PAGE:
India has fallen behind in both health expenditure and health outcomes compared to other lower-middle-income countries. Its burdens of tuberculosis and malaria, and increasingly noncommunicable diseases like diabetes, are among the largest. Infant mortality and child malnutrition rates rival those in sub-Saharan Africa. Public expenditure on health—a mere 1.2 percent of GDP—is less than one-third of South Africa’s and share of out-of-pocket cost is the highest among G-20 countries. On the other hand, India’s thriving medical tourism industry generates revenues of over $70 billion a year—that’s equivalent to one-third of all public expenditure on health in India. It’s clear there’s a high level of inequity in health access and outcomes that must be remedied as a matter of priority.
India’s new draft National Health Policy begins to address some of these problems, outlining a series of much needed reforms. The draft policy appreciates the urgency to achieve universal health coverage—access to quality health care for all without increasing financial burden on individuals and families. It further recognizes the need for higher levels of public expenditure, makes improvements to primary health-care delivery, moves toward a purchaser model for health-care services including both public and private providers, and expands coverage of a national health insurance program targeting the poor.
These are all laudable policy initiatives; however, they don’t go far enough. And more importantly, the policy lacks clear direction in terms of health system design and in coverage of individuals and services.
That’s why, in response to the Ministry of Health’s call for public comment on its plan, we provided recommendations to help strengthen the plan across four key areas: financing and fiscal transfers, payment for performance, priority setting and benefits package, and data and information systems. Our view is that the National Health Policy needs to do four things above others:
Set a target of at least 5 percent of GDP for public expenditure on health.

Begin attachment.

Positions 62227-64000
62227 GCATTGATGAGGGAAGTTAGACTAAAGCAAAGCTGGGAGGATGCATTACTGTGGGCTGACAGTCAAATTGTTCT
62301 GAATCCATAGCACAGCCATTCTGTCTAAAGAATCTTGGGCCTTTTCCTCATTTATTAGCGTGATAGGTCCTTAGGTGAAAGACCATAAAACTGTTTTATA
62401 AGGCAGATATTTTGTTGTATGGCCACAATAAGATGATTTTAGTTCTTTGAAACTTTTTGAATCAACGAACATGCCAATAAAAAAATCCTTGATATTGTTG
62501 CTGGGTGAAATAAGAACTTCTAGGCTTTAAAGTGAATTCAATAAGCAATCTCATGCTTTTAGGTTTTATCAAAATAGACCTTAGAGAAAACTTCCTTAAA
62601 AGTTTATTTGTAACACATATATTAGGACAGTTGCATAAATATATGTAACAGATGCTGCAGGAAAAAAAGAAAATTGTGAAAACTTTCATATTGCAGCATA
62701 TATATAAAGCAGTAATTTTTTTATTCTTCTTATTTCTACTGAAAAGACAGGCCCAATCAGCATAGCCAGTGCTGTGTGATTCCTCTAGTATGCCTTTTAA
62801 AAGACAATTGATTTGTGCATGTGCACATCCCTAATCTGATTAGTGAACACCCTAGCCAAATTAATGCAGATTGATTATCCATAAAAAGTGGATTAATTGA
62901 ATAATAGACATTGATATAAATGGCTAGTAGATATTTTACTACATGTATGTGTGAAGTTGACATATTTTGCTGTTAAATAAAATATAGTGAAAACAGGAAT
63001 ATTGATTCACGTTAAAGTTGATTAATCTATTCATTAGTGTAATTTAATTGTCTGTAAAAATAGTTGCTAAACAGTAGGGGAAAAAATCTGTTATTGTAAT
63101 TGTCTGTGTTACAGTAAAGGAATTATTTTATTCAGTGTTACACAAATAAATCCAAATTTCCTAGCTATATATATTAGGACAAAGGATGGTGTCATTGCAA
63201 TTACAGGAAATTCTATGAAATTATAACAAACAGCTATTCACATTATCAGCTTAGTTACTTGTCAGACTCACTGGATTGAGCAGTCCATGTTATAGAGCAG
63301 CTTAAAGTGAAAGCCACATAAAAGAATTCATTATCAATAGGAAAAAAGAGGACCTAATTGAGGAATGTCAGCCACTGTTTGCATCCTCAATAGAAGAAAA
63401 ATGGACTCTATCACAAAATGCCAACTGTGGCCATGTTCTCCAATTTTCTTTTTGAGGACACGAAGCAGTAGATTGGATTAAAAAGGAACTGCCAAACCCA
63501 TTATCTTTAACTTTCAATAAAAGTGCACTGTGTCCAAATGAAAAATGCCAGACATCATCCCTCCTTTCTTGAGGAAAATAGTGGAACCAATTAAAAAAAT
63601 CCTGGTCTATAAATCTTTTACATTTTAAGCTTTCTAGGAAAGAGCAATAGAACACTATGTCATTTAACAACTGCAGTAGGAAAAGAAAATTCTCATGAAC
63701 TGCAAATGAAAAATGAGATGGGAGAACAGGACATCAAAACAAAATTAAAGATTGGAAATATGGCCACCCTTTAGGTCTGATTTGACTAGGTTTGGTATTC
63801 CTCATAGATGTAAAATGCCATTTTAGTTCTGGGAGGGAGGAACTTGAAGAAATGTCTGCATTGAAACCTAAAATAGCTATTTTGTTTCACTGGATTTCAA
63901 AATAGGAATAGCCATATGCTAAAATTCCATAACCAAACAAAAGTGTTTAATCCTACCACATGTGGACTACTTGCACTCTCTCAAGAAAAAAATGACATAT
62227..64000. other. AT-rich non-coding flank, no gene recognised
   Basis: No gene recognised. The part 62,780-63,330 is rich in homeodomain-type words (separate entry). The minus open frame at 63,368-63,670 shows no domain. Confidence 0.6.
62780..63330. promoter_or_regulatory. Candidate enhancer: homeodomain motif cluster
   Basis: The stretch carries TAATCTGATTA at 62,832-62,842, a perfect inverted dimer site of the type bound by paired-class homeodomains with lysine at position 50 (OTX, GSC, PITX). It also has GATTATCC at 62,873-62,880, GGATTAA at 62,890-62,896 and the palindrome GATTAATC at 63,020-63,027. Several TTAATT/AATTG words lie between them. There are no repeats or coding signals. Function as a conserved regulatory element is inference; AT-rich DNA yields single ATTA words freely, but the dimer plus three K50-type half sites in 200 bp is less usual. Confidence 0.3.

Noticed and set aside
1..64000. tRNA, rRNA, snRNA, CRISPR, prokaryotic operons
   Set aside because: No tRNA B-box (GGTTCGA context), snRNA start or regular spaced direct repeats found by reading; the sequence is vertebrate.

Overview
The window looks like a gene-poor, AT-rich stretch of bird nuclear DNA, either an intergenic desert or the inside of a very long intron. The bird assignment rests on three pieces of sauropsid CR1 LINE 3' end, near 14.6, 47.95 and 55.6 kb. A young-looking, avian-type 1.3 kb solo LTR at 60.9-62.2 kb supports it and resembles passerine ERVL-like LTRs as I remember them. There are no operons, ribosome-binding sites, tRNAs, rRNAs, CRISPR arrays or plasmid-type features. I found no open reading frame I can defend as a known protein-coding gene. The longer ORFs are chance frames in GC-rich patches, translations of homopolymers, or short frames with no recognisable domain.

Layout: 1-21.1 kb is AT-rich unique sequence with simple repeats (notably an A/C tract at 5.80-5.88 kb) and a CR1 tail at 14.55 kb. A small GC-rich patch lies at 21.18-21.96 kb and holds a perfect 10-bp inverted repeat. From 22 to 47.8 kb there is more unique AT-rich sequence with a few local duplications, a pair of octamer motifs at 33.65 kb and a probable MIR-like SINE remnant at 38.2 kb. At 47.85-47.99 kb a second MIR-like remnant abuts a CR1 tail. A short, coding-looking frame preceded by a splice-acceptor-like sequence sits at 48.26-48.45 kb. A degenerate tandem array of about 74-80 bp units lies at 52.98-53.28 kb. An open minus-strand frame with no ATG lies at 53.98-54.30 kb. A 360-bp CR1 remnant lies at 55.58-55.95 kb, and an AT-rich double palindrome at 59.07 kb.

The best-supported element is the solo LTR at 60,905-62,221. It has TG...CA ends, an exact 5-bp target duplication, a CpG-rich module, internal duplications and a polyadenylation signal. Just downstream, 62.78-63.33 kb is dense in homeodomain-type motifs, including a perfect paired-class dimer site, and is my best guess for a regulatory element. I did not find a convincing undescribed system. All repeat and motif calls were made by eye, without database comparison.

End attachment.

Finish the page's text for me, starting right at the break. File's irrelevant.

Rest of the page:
Move money to the states by providing incentives for performance-based health outcomes.
Design a prioritized, cost-effective, and fiscally sustainable benefits package of health-care services.
Effectively monitor health outcomes by creating a comprehensive database of electronic health records and financial performance.
In our submission (abridged version here), we argue the National Health Policy’s target of 2.5 percent of GDP for public expenditure on health is too low. While it is an increase from current expenditure, it still will not be adequate to address the burden of disease, fill infrastructure and human resource gaps, and reduce out-of-pocket expenditure, especially for the poor. For comparison, middle-income countries such as Mexico and Thailand significantly increased their public expenditure in health to 6.3 and 4.1 percent of GDP, respectively, when they made major pushes toward universal enrollment in government-led insurance programs. Considering the current infrastructure and human resource gaps, India will need to spend at least 5 percent of GDP on health. Universal health coverage will not be achieved on the cheap.
Increasing expenditure is only one piece of the puzzle; spending will also need to be done more effectively. Over the last decade, fiscal transfers through the National Health Mission have been plagued with expenditure inefficiencies. Most states have not been able to utilize funds and are burdened with planning and reporting guidelines imposed by the Central government. This needs to change. States should be given the primary responsibility of implementing the national plan and provided with adequate fiscal space to do so. Greater tax devolution recommended by the 14th Finance Commission is a step in the right direction, as I discussed in an earlier blog. Top-down financing should be replaced with performance-based transfers on the basis of outcomes. The draft policy plan acknowledges this, but fails to explicitly provide how it will move towards greater subnational autonomy and accountability.
The National Health Policy should also establish an independent authority to collect, manage, and analyze health data as its core business. This would be similar to the Unique ID Authority of India (UIDAI), which issues the biometric Aadhaar number. It should be a professionally managed nodal agency that collects data from all levels of government and the private sector, providing data warehousing services for electronic health records and the Health Management Information System, and evaluate performance at State and district levels. India could learn from the experiences of the Mexican Social Security Institute and the National Health Security Office of Thailand, which have been relatively successful in this regard. The goal of creating such an entity would be that data-driven, evidence-based policy and fiscal transfers tied to improved health outcomes would change the health landscape of India in the coming decades.
It’s been nearly 70 years since the Bhore Committee report laid the blueprint for universal health coverage and more than a decade since India’s last national health policy set ambitious targets for achieving health for all. In the end, what is lacking is the political will to make these reforms happen. Will NHP 2015 deliver equitable and quality health care or will it be more of the same? We’ll have to wait and see.